SOLANA BEACH — Solana Beach is the latest city that has chosen to keep its redevelopment agency should the state Supreme Court uphold two recently passed laws to eliminate the organizations.
Council unanimously approved the introduction of an ordinance at the Aug. 24 meeting opting into the Voluntary Participation Act, which exempts the redevelopment agency from dissolution and requires the city to annually forward a specified sum of money to the county controller for deposit in two special funds.
Redevelopment began in 1945 as a post-war blight removal program that used federal urban-renewal grants to clean up blighted urban areas. In 1966 there were only 27 projects in the state and most ranged from 10 to 100 acres.
With the use of tax-increment financing authorized by voters in 1952 and fiscal restrictions imposed on local governments by Proposition 13, redevelopment has become a key local financing tool.
There are now about 400 redevelopment agencies statewide and many encompass thousands of acres. Funding comes from freezing the property tax base in an area that has been designated as blighted.
All affected taxing entities, such as schools, fire and police departments or special districts, continue to receive the same share of property tax they received the year the tax base was frozen and the redevelopment plan took effect.
Improvements in the revitalized project area presumably increase property values, which lead to higher property taxes.
Instead of going to the county or state, any additional property tax revenue generated above the base year, which is called tax increment, goes to the redevelopment agency.
These funds must be used for redevelopment improvements within the project area, however, there is some flexibility, especially when it comes to affordable housing.
In an effort to reduce California’s $26 billion budget deficit, Gov. Jerry Brown proposed eliminating the agencies. On June 15, legislators passed a law immediately suspending all redevelopment activities and dissolving the agencies as of Oct. 1, 2011.
They also approved accompanying legislation known as the Voluntary Participation Act, which exempts redevelopment agencies from dissolution if a city enacts an ordinance on or before Oct. 1 and, via the county controller, pays into the Special District Allocation and Educational Revenue Augmentation funds.
Both laws have been challenged and the state Supreme Court issued a partial stay of the first one and a full stay of the second.
Cities that opt into the voluntary program must list all enforceable obligations of the agency, which Solana Beach agreed to do, to ensure compliance with the new laws and guarantee all existing obligations are paid.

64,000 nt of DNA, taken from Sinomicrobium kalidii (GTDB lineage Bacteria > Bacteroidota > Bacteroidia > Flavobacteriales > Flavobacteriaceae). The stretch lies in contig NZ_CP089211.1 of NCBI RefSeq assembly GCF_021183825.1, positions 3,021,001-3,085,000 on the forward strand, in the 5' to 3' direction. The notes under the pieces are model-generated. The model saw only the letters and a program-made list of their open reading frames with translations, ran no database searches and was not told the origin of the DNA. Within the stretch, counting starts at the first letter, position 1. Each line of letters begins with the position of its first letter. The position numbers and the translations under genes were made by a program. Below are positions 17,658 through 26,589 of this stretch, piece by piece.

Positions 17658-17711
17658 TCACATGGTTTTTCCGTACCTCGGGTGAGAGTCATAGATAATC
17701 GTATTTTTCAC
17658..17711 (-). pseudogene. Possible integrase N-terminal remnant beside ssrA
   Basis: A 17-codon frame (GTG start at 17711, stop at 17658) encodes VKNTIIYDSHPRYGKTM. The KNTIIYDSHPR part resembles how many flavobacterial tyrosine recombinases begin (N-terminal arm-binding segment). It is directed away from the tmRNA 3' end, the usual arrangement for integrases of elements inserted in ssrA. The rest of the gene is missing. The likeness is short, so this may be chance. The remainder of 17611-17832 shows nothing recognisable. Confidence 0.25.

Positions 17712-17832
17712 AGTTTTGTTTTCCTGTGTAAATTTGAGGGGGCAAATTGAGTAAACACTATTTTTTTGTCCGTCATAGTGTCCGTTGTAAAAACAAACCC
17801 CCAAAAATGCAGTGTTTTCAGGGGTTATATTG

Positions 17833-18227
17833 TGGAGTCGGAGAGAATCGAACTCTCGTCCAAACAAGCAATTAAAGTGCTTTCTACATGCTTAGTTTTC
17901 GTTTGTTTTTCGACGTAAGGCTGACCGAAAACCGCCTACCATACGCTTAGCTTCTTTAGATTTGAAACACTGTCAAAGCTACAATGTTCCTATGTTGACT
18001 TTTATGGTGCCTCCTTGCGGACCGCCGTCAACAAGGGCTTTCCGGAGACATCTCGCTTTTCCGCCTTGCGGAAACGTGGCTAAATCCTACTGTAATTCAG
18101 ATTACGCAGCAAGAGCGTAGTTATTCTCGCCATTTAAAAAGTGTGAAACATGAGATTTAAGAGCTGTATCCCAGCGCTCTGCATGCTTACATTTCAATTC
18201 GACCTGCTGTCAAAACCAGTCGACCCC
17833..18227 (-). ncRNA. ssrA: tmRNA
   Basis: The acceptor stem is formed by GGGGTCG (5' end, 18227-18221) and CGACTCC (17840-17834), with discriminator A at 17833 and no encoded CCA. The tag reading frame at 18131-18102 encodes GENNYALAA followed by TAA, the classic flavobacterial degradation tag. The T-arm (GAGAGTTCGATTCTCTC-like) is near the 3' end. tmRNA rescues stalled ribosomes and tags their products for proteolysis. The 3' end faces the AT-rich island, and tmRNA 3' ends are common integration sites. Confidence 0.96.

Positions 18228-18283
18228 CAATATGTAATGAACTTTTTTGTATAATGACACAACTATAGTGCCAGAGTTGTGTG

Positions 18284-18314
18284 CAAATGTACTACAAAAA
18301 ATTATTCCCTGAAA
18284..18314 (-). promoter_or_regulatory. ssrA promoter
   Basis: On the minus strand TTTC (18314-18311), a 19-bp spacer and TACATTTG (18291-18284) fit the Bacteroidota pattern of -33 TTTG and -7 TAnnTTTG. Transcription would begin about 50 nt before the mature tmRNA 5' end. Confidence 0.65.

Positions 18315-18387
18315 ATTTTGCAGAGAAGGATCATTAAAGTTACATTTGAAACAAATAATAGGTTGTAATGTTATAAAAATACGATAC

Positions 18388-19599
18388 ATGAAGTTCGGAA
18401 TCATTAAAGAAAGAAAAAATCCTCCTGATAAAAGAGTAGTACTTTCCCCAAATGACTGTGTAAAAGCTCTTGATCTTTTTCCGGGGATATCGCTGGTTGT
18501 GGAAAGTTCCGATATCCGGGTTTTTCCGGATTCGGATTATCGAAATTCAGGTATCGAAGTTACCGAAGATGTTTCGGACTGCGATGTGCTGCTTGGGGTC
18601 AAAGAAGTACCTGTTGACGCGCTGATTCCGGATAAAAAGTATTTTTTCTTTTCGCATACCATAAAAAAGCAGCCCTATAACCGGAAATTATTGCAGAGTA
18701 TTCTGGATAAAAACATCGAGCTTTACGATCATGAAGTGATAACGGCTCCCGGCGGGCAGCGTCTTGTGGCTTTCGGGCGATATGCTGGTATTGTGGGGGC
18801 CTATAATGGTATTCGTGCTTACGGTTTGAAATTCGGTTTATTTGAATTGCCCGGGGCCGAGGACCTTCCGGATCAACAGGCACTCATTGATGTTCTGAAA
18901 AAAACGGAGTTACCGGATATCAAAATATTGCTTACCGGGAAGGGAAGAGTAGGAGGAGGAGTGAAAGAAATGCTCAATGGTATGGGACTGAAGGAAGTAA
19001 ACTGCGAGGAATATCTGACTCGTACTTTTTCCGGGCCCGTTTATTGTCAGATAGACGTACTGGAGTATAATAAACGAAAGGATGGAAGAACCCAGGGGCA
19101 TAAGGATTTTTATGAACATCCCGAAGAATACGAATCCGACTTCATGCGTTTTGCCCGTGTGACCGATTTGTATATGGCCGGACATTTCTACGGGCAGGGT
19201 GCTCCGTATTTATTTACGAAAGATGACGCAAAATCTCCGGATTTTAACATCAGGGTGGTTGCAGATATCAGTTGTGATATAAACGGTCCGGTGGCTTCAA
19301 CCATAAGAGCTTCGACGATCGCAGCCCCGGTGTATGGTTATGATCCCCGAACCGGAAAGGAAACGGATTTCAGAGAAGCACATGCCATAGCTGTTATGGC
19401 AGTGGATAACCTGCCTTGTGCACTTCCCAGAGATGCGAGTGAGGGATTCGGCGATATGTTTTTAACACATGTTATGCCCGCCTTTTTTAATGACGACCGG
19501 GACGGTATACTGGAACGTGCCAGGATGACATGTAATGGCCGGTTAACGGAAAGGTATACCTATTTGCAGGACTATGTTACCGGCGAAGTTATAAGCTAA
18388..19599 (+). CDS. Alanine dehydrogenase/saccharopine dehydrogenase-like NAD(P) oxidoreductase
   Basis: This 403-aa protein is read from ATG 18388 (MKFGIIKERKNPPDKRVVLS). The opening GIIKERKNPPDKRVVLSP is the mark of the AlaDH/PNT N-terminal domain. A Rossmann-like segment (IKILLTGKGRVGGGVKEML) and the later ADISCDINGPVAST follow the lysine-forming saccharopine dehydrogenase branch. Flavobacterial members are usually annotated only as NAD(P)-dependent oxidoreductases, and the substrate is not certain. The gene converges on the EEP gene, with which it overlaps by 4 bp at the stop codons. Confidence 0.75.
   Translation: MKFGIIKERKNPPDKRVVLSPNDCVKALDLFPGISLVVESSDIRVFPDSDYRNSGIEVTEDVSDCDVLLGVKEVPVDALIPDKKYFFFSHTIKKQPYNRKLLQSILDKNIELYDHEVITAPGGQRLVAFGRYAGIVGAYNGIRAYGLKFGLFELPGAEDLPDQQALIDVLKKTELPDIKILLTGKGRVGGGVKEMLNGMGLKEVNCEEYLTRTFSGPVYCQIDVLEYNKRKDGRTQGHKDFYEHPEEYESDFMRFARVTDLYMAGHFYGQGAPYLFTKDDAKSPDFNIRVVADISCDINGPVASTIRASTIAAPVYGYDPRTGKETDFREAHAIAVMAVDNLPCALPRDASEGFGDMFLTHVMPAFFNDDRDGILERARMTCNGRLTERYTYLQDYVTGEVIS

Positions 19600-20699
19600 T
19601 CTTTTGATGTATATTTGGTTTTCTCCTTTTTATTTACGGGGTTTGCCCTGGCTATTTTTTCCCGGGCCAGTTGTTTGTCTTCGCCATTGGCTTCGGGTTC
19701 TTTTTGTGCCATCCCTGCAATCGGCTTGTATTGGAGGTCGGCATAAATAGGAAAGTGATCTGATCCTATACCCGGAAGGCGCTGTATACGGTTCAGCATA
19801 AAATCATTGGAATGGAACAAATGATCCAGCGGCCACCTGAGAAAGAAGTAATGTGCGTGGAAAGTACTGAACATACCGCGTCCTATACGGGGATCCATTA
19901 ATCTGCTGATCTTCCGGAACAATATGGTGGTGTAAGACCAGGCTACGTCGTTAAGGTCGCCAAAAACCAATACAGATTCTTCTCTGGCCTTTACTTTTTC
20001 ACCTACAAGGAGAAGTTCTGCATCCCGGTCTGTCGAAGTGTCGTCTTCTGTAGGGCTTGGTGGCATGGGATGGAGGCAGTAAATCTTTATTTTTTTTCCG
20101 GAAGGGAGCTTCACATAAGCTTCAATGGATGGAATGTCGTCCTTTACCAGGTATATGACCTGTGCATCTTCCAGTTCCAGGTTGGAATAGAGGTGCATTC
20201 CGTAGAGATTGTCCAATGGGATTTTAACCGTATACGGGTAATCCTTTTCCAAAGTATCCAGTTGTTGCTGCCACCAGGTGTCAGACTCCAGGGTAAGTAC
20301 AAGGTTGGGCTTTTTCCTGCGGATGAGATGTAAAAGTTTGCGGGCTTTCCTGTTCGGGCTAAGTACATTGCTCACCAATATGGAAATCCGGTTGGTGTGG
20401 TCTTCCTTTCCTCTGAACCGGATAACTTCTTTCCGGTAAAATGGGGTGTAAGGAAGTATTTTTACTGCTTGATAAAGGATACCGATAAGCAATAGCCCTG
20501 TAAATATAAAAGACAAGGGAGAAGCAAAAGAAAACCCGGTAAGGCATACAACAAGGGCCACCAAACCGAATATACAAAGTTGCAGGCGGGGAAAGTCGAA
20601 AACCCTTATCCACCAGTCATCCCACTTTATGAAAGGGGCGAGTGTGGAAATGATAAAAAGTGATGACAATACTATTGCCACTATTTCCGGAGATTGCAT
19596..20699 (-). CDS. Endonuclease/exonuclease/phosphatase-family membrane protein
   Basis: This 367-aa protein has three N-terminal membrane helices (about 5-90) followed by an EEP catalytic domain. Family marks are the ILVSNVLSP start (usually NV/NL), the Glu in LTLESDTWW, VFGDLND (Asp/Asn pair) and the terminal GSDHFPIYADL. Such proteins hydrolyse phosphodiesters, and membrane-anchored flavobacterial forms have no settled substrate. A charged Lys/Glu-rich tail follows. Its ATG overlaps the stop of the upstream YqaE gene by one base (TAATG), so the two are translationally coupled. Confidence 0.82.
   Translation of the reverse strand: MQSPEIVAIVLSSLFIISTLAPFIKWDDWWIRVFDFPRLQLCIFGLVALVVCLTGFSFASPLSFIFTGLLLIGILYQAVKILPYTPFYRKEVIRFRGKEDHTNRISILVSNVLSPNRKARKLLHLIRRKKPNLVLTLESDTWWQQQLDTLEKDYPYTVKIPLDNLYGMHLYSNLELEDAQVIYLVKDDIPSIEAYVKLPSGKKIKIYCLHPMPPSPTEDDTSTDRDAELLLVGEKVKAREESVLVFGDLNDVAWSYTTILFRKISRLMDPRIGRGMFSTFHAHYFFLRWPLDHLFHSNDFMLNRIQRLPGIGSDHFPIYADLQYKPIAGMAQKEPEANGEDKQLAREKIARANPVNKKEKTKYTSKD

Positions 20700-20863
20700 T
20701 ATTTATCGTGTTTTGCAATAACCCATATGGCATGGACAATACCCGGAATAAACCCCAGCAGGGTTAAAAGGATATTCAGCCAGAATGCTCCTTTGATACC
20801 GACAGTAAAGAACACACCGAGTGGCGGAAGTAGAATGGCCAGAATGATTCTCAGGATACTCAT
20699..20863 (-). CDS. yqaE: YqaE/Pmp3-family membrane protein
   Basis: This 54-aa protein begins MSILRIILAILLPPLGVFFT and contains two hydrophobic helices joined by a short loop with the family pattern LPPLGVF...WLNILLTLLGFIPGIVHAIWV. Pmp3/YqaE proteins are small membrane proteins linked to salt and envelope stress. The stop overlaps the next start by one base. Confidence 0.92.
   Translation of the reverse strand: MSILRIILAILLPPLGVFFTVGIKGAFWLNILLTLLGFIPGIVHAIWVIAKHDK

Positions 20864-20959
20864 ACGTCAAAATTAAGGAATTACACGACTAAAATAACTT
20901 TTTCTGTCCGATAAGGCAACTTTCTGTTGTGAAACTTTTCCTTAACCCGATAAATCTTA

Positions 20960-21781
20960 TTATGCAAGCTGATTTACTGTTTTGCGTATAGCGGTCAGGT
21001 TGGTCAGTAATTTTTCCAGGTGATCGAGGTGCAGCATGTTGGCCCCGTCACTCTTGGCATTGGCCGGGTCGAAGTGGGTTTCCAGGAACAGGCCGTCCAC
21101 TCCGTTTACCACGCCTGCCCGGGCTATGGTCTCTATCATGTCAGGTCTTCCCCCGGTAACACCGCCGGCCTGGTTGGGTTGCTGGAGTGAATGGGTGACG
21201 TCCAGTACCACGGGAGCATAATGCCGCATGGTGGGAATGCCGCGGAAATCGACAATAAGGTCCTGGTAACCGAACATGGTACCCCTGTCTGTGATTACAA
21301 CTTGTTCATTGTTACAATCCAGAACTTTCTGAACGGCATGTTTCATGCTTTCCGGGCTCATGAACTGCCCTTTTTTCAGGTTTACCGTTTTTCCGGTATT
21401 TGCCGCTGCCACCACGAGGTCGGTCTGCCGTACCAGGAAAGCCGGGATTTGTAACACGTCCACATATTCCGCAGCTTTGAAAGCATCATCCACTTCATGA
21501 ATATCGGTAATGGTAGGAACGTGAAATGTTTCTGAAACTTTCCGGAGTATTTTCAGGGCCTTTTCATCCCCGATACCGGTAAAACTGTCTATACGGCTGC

To opt in Solana Beach had to decide if the burden of the voluntary remittance payments — $267,019 for the current fiscal year that will mainly come from the general fund and between $63,280 and $64,546 next year — outweighed the benefits of retaining its redevelopment agency.
Some benefits from the redevelopment plan adopted in 2003 have been realized, including the Fletcher Cove Community Center renovation.
However, significant projects such as improvements at La Colonia Park and the train station have yet to be completed.
Premature dissolution of the agency could result in those and other projects being delayed or eliminated.
“If you don’t take this action and the Supreme Court upholds the Dissolution Act, the redevelopment agency is gone,” City Attorney Johanna Canlas said. “That means all the projects…will not be funded with tax increment. You will lose tax increment dollars that were locally earned (and) going back to the community (for) capital improvement projects.”
State law requires redevelopment agencies to deposit 20 percent of their tax increment revenues into low- and moderate-income housing funds. The new law allows the agencies to reduce that allocation for the current fiscal year, but Solana Beach is holding off on that action because of the legal uncertainty, Canlas said.
Councilman Dave Roberts said opting into the new program was a pre-emptive step. “They’ve changed the rules midstream on us,” he said.
“We don’t have too much choice on this situation,” Councilman Joe Kellejian said. “Those robbers up at the state capital continually take money from local governments.”
Should the city decide it no longer wants to participate in the state program, it can withdraw.
“At any given point the council can pull out of this arrangement,” Canlas said.
Other North County cities that previously opted into the new program include Escondido and Vista. Del Mar and Encinitas are the only two cities in the county that don’t have redevelopment agencies.